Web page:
As a longtime runner, I can assure you this: I know trigger points. The funny thing is, you probably do too. You might just not know what they are-at least, not yet.
Think of a sore spot, whether in your upper back, lower back, glutes, or anywhere else you tend to tense up after working out. Often times, when you start to poke around, it may be possible to locate an isolated area from which the discomfort is stemming.
When "triggered," these tender muscle fibers contract and tighten, causing a physical response and further discomfort. With trigger point therapy, a qualified practitioner is able to address the affected, knotty muscles.
So when is trigger point therapy appropriate?
Whenever you hurt, explains licensed massage therapist Michael Genovese. "Really, massage is like maintenance. Every so often you get bodywork, just like you'd get an oil change in your car."
Adds Kei Niebur, "You can continue to do trigger point therapy sessions for as long as you like. However, be sure to give yourself a few days between sessions. Drink plenty of water, and don't get massages when you are feeling sick or stressed out."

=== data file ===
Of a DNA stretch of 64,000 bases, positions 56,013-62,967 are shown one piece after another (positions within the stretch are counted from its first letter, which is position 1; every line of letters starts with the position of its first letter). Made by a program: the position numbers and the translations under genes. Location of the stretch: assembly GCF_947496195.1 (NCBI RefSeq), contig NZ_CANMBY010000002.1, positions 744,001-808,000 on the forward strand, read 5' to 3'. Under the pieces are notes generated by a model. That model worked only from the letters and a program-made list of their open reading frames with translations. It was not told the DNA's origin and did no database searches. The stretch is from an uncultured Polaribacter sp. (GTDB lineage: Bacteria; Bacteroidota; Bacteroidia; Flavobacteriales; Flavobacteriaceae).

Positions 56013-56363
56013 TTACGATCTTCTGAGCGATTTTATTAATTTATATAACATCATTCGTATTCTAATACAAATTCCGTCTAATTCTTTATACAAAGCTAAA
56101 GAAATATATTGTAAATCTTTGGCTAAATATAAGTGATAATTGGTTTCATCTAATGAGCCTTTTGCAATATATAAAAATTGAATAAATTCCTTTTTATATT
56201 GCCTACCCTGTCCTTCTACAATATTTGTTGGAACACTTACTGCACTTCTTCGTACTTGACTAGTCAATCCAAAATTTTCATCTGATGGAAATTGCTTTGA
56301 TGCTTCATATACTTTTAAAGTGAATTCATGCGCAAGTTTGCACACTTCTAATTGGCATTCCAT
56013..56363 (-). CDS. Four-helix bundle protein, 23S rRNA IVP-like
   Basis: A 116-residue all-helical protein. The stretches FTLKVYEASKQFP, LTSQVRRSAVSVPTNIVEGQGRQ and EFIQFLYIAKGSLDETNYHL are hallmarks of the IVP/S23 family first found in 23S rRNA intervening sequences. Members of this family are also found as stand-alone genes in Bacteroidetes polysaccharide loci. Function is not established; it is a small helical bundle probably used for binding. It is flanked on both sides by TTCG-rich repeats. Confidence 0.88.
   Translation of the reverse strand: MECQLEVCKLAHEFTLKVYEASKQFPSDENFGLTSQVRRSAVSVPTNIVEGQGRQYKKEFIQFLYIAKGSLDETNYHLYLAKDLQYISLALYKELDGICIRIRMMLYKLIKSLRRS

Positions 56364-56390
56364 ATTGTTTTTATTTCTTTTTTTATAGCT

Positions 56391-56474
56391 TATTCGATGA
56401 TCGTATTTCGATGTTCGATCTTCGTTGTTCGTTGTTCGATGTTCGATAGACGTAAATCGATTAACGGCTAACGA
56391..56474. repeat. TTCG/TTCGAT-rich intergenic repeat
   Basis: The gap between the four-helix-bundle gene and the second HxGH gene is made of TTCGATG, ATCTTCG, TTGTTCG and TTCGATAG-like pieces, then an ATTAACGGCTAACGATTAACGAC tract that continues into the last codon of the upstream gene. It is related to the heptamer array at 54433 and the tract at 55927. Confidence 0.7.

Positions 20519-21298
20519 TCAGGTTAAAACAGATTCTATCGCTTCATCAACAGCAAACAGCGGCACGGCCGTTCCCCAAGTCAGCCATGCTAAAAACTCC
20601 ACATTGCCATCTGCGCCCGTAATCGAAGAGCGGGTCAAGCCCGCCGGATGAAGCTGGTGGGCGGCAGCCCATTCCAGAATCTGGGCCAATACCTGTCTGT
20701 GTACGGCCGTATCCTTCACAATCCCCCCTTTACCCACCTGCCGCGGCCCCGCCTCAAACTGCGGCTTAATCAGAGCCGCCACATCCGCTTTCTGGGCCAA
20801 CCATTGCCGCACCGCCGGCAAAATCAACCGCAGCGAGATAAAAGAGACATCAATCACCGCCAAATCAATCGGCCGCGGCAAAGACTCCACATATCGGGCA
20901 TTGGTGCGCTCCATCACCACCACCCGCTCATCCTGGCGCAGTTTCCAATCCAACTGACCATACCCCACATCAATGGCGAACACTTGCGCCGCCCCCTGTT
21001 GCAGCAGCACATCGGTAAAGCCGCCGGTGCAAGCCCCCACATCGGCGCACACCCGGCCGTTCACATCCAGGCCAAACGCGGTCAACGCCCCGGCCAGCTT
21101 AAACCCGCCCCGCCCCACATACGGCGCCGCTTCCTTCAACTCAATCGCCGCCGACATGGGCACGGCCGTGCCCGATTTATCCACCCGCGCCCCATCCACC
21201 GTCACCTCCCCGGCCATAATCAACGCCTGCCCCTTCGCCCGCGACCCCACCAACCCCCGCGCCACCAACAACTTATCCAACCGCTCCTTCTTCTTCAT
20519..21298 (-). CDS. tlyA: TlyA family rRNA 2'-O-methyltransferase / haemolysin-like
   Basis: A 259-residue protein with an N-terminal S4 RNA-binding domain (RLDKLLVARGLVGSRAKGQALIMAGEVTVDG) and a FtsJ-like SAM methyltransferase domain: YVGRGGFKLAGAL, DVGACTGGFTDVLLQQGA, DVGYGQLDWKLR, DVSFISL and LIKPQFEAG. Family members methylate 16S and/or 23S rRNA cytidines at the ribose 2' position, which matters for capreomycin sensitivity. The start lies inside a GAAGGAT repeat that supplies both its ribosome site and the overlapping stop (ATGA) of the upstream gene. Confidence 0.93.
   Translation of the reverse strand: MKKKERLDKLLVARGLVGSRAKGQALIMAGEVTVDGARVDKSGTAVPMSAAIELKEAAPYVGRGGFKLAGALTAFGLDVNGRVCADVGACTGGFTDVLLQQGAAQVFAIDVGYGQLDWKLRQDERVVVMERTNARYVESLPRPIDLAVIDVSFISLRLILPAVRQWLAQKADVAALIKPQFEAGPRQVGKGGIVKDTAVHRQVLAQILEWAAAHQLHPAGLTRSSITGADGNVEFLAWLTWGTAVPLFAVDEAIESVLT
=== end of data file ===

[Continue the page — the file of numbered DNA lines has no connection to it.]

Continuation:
One way to determine whether trigger point therapy is appropriate is to create a personal pain scale. Melissa McMaster, a therapeutic massage specialist, says that, for individuals who are dealing with a specific problem (like a sore shoulder or piriformis syndrome, for instance), treatment may be required more often. "On a 10 point scale, where 0 is no pain and 10 is the worst pain in your life, you should go back to the therapist when your pain hits 5," Melissa suggests. "Don't wait until you are taking medication or are in great pain."
Of course, the best way to resolve trigger point pain is going to be by teaming up with a well-trained practitioner who can custom tailor your session to your needs. "Some clients need to continue treatment once a week, while others can reduce frequency to twice a month or less," says Zeel Bodywork Expert Brenda Breedlove. "Just as most bodies are individual, so are the treatment routines. Neuromuscular massage modalities like trigger point therapy are used as a way of retraining your body out of dysfunction and bad postural habits. Habits and dysfunction don't happen overnight, and neither does the retraining."